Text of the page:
Last week, I got upset that we still hadn’t received an autopsy report back yet. The death certificate still says “pending.” Even if it just says “SIDS” I would take that as SOMETHING. But not knowing really bothers me. We’re having another child. If there is a genetic problem or any kind of condition that affected Toby that might be hereditary, then it would sure be nice to know what to test for or what to look out for.  

A lot of people express frustration with me, because it has been almost 5 months and it was only supposed to take a couple of weeks. But there are other people who say that it doesn’t make a difference what the death certificate or autopsy report says, because he’s gone either way. That we need to learn “acceptance” and then we will be able to move on.

Pete pointed out that with some medical conditions and disabilities, you might not know WHY they happened, but at least you know what they are. I don’t know why I have epilepsy, but at least I know it’s epilepsy.

It reminds me of “The Golden Girls” episode where Dorothy is really sick and goes to a bunch of different doctors who tell her that nothing is wrong. Finally, she goes to someone who tells her that it’s Chronic Fatigue Syndrome and she gets happy because at least she knows what it’s called, even if she can’t get it cured. Having a name for something IS really helpful.

There are people who lose children, spouses, friends, and parents to drunk drivers, diseases, and other medical conditions and then become advocates in those fields. There are people who have friends or family members with disabilities and do the same thing. They organize fundraisers, help change legislation, and write books. They even help get medication out to the public that was once either not available or too expensive for most people to afford. These people are applauded.

They’re thought of as being strong people and applauded for the fact that they are going to help some other person maybe not have to go through the same thing that they did. But if you lose a child to SIDS and you do the same thing then you’re just “grieving” and haven’t moved on yet.

It just makes me frustrated.

And by the way, the Kubler-Ross “Grief Cycle” that people like to point out to me all the time (and assume that I am going through one of the stages) was never intended to be used in cases of death. It was developed for a person who was going through a terminal illness. Again, not the same thing.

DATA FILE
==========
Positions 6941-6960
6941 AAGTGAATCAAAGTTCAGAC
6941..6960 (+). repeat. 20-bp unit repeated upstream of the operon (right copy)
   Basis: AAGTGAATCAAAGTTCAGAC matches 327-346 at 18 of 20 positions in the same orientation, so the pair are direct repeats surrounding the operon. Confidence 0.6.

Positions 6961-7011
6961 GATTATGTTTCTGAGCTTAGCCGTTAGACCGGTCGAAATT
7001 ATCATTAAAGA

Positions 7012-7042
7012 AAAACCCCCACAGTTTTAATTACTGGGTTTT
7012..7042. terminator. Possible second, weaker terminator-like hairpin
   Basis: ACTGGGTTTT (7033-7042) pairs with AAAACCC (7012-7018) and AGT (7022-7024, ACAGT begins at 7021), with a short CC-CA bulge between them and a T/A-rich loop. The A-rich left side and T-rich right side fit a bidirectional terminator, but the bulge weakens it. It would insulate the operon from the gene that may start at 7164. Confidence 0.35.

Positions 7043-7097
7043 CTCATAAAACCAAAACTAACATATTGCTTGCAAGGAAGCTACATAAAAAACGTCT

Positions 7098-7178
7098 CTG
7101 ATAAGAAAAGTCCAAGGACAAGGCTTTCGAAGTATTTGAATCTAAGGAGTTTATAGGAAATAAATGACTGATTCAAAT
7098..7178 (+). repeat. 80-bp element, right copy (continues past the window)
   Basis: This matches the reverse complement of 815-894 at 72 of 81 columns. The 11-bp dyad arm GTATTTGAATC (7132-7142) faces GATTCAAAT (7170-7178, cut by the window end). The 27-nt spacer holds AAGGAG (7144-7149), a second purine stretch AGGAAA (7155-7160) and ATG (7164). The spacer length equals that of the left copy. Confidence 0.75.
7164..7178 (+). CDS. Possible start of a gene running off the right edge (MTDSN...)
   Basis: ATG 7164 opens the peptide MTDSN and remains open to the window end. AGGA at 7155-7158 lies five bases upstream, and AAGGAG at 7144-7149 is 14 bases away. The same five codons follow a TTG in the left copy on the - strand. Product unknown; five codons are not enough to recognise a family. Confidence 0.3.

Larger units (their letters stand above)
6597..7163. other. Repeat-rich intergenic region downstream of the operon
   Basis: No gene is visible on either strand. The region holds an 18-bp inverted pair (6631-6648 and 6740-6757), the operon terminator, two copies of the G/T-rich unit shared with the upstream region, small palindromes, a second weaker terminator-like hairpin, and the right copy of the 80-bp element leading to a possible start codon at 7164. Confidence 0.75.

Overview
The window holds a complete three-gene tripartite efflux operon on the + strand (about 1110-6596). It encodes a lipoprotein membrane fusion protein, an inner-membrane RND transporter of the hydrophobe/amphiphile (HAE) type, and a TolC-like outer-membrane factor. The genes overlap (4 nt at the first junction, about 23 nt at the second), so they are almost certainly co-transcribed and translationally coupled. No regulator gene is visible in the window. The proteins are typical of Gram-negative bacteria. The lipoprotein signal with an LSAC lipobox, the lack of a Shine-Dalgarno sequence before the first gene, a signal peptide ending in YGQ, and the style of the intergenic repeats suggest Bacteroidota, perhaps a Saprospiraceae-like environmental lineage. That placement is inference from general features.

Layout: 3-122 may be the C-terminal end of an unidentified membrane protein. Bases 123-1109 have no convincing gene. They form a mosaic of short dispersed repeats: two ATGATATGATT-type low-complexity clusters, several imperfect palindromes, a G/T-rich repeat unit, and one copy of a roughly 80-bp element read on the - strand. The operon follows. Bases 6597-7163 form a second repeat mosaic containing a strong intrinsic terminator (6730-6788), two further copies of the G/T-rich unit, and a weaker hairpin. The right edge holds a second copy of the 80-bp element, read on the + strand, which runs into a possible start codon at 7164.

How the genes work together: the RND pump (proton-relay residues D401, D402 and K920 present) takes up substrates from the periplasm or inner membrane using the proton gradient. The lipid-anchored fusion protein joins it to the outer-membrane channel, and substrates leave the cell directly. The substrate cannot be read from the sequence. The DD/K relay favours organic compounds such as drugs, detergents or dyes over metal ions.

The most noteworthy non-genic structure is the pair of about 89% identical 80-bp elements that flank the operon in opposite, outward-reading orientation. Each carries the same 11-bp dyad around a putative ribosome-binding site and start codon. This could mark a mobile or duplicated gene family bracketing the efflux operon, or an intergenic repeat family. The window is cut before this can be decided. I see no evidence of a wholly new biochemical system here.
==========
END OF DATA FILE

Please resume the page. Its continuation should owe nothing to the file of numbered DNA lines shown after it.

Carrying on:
There are a couple of reasons why the model doesn’t fit for a death, the biggest example being the “bargaining” stage. If the person has a terminal illness or a disability then bargaining might be an option. (Not a viable one, but at least you still have a person to bargain for.) After death, there aren’t a lot of things to bargain with.

In addition, the second part of the cycle, the “anger stage” is difficult in some situations because according to the model the anger is “misplaced anger.” However, in some situations the anger is justifiable and not “misplaced.” That wouldn’t apply in those situations, either.

This isn’t just me blowing off steam, either. There have been a lot of criticisms of this model in reference to those who are going through bereavement. Yale even conducted a study between 2000-2003 that found that many of the bereaved individuals that were studied did not fit this model at all.

I know I have said this before, but it still holds true: We might be grieving, but we still have minds. Someone wrote in their blog about me on how on the day Toby died I was “vacant” and “didn’t know what was going on.” Unfortunately, that is not true. I was very well aware of what was going on and to my distress, I remember every second of that day in perfect detail-except for the brief period that I passed out for a couple of hours and got some sleep.

It’s still true. Yes, I am grieving, but I still have a mind and a life. I still think, I still make decisions, I still read, still have my critical thinking skills and a touch of creativity, still enjoy watching a good movie, still laugh, still have good dreams, still get frustrated over little things even though I know they’re just little, and still know how to balance my checkbook. While grief might cloud some things and always hover over my life, it doesn’t dictate it. I wish it did sometimes. It would be nice on some days to just check out, not think, and not have to make any decisions. But that doesn’t happen.

I had someone else tell me fairly recently that I would have “good days again.” That’s kind of the weird thing. You DO have good days. I’ve been having “good days” since Toby died. You just can’t help it.

Sometimes, it’s not just grief. Sometimes it’s life.